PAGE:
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BBC Radio 4

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Live magazine programme on the worlds of arts, literature, film, media and music


Rupert Goold, Francesca Simon and Cressida Cowell, Richard Cork, Eric Huntley

July 15th, 2015

Episode 953 of 1502 episodes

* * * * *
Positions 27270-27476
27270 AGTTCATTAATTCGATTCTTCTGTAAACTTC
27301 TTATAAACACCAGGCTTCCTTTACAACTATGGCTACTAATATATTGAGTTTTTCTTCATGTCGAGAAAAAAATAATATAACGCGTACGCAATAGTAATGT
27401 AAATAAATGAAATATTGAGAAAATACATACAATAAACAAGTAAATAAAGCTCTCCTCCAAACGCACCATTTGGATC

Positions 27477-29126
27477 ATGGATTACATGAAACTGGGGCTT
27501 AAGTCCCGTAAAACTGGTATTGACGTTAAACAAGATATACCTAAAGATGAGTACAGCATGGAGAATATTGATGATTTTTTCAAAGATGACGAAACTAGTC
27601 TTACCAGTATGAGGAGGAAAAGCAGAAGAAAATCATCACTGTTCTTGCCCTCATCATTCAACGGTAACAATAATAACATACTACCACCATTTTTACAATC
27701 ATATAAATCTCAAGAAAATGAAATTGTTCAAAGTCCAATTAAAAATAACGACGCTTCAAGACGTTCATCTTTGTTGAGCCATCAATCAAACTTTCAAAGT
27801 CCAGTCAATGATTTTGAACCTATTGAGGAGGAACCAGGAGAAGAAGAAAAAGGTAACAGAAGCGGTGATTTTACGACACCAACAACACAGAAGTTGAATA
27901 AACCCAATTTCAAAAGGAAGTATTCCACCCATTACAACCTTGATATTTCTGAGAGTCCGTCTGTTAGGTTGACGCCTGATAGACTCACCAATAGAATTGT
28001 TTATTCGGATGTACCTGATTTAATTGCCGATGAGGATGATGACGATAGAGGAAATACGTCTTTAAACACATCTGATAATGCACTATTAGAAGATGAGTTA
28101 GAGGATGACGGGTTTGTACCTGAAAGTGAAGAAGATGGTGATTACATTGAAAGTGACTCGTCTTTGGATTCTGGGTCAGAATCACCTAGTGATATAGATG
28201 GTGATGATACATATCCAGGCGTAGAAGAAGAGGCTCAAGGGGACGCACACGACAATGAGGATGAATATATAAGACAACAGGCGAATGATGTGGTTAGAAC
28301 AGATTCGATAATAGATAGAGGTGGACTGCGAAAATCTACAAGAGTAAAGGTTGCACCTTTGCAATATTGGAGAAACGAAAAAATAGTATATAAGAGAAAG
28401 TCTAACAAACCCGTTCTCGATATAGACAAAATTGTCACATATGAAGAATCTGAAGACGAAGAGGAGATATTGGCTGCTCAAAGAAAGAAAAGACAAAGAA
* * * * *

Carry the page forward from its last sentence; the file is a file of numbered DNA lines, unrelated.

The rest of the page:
Theatre director Rupert Goold discusses True Story, his debut feature film starring Jonah Hill and James Franco, based on the story of a New York Times journalist who becomes involved in a murder case. Francesca Simon, author of the Horrid Henry books, and Cressida Cowell, author of the How To Train Your Dragon series, are both saying goodbye to the characters who've been with them for many years. The writers discuss why they're bringing these favourites to an end, and what might follow. On Saturday Douglas Gordon took an axe to a wall at the Home Theatre in Manchester after the show he's directed received bad reviews. He then doodled around it and signed and dated it. The theatre have insisted that he pay for repairs and yet there's speculation as to what might actually happen. Art critic Richard Cork joins John to contemplate whether it might become a work of art and to discuss other unusual things that have become done exactly that. In 1968 Eric and Jessica Huntley created a London-based publishing house to specifically offer a place for black writers to get their work published. The book shop that followed quickly became a place of importance for Britain's Black community. That has now been re-created in an exhibition at the Guildhall Art Gallery in London and John Wilson talks to Eric Huntley about their mission to get recognition for black writers and artists. Presenter John Wilson Producer Rebecca Armstrong.

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